Wednesday, April 21, 2010

Shingwedzi - Day Five


Day Five: After having slept soundly, with no sound of anything wild out there, we woke to a large contingent of ants moving across the ground. They were very busy moving larvae and what looked like mongoose droppings. How regimented and dedicated to their duty! Within about five minutes of us being up they had cleared up and moved from our spot.



Needless to say, they had also attracted some attention from people buzzing around the ablutions, one of whom was the voice from the night before and while we were having breakfast "You missed one over there," Gordon pointed out , "You had better find out who THAT belongs to and tell them to take it with them." With a quick scurry there was a disappearing act and we never saw or heard anymore on the issue.

(This photo is of the "solo" vehicles spot)

Our group leader had also been intrigued by the ants and hastily said that he was just coming to confirm that we would be leaving at 08:30. Well, I will not repeat the entire conversation (and it wasn't  rude or nasty, just stating the facts), but a few red faces were left standing, and the message had been put across that there is a right way and a wrong way of dealing with issues, and the wrong way had been chosen, which leaves a bitter taste.

And so we went about our business packing and cleaning etc., when a sense of movement caught our eye and there, on the march, was the ant patrol!

video

About fifteen minutes before we had to leave it was noticed how Gabriel (the campsite attendant) had been digging the area where the pipes and drains meet to try and find the blockage that had caused the flooding outside the ablutions. Johan, our guide, Nigel and a couple of other chaps rolled up their sleeves and knuckled down to what was somewhat dirty work, but they managed to get the problem sorted out and Gabriel was left with a broad smile on his face and handshakes of appreciation all round.   (Some pictures of the unusual wild flowers in the area)

We left at 09:00 as originally arranged, much to some people's discontent, I'm sure! Would we make the "intended camp"? 
Johan took us off the beaten track and into real wilderness, passing several pans where giant waterlilies grow, their flowers as broad as dinner plates.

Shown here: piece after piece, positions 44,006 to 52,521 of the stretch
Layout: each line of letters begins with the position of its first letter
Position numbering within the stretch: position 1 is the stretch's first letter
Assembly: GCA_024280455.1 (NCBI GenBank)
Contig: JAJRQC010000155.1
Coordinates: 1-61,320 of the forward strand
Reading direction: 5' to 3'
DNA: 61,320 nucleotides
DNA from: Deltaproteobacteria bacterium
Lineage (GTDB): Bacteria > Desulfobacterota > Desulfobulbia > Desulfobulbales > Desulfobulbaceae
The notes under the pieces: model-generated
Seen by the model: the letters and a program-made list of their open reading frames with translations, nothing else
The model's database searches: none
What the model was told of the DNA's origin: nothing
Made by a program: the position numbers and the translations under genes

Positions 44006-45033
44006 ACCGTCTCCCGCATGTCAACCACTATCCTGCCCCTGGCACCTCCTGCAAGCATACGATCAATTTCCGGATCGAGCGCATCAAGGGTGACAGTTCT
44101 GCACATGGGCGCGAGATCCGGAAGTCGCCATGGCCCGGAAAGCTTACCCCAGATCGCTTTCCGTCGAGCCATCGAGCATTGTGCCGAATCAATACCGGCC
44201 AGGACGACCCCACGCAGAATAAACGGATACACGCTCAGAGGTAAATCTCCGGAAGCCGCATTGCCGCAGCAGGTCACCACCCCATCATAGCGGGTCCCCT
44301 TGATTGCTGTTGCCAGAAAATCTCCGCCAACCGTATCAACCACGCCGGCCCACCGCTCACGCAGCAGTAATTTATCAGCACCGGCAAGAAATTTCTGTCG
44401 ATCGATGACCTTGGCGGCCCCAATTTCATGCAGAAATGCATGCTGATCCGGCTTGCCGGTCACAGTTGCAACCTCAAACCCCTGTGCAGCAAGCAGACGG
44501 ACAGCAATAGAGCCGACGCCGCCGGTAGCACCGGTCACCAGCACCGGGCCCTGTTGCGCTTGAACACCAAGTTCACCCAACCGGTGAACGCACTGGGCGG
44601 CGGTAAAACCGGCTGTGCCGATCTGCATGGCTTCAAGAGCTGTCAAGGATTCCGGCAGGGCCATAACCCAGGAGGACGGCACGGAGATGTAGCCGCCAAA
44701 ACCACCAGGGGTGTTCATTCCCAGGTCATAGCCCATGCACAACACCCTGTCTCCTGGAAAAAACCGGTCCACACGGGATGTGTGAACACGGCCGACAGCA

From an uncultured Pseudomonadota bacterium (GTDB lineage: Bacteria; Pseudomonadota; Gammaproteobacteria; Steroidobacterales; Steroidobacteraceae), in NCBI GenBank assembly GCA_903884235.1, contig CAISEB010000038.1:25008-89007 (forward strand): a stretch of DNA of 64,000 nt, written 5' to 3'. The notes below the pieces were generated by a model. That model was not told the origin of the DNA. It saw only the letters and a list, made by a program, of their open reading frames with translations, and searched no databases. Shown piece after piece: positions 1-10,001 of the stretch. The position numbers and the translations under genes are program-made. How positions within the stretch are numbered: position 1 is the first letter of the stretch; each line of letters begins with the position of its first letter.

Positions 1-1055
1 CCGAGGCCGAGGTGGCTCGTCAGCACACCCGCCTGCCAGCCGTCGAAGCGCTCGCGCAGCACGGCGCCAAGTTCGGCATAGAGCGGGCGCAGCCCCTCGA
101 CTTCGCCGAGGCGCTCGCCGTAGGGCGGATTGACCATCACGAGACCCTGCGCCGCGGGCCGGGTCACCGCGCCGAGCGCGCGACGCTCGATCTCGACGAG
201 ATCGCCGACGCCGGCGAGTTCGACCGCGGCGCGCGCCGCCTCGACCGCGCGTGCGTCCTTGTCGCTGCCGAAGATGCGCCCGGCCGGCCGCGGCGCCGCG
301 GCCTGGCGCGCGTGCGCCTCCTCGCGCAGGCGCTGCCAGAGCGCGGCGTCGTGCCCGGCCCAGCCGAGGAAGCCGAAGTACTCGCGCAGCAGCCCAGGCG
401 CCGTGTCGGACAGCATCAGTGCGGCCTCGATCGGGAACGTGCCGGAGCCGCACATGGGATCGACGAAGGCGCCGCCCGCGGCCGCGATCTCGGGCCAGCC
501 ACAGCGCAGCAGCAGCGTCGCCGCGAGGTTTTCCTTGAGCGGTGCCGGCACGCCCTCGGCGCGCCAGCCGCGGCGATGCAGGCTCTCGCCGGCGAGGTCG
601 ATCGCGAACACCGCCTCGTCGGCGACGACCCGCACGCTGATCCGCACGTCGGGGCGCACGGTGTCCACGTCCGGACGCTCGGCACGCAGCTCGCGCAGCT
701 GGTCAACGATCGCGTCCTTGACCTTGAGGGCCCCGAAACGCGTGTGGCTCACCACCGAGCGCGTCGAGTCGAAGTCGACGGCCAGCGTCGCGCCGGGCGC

There is water in these pans all year round due to the waterlily population and are well used watering holes by the animals.
We came to a section en route where a terrorist attack had taken place some twenty-five to thirty years ago.  Something that should never have happened but did.  We were encouraged not to touch anything, especially any ammunition.  The sight of this brought to mind the days when our boys - sons, brothers, friends - were sent to the army and deployed to the borders of South Africa.  Lives taken in such heartless manner.  Johan's account of what happened was very descriptive and most touching indeed. 

We moved on with a little sadness in our hearts caused by the reality of what warfare does to families, all in the name of "freedom".  Your "freedom"?  My "freedom"?  WHAT "freedom"?  Depressing.

We continued our journey however we only saw four Impala and THOUSANDS of Dung Beetles nesting and frolicking in elephant dung. 

There was plenty evidence of elephant and buck - but none to be seen!  But they most certainly were watching us!

Anthills reach up to the sky like enormous chimneys protruding out of the earth.....
and Golden Orb Spiders hanging about in anticipation of catching some juicy morsels.....

By 16:00 we had not nearly reached the intended campsite and had no choice but to bushcamp.  WHAT an amazing experience!  Nothing - absolutely nothing but you and nature. 

 
For those who care to actually appreciate it for all its worth, the peace and solitude is magnificent.

Once everyone had set up and settled down to a couple of sundowners and prepared for their evening meals over the hot coals of the raging fire, it started to rain.

Big drops of warm water dropping from the clouds above.  It didn't rain continuously, but in short showers, just enough to bring out brollies and find shelter for chairs and food....  It was a strange rain though.  You didn't realise you were getting wet because of the heat.  We were all so hot that the wet dried up in no time.

We eventually had to cook on the gas because the fire was diminishing.  We sliced and fried (instead of braaied) our foiled potatoes and turned them into thick "chips", braised our minted lamb sosaties and enjoyed a finger-licking supper together with salad.  Y U M M Y!  Tonight we ate like nomads.

21:30 saw the close of another long day as we rolled up the ladder and into bed with the sound of hyena not far off, possibly lingering around to find some scraps....

and off to dreamland with wonderful memories of what today brought.......



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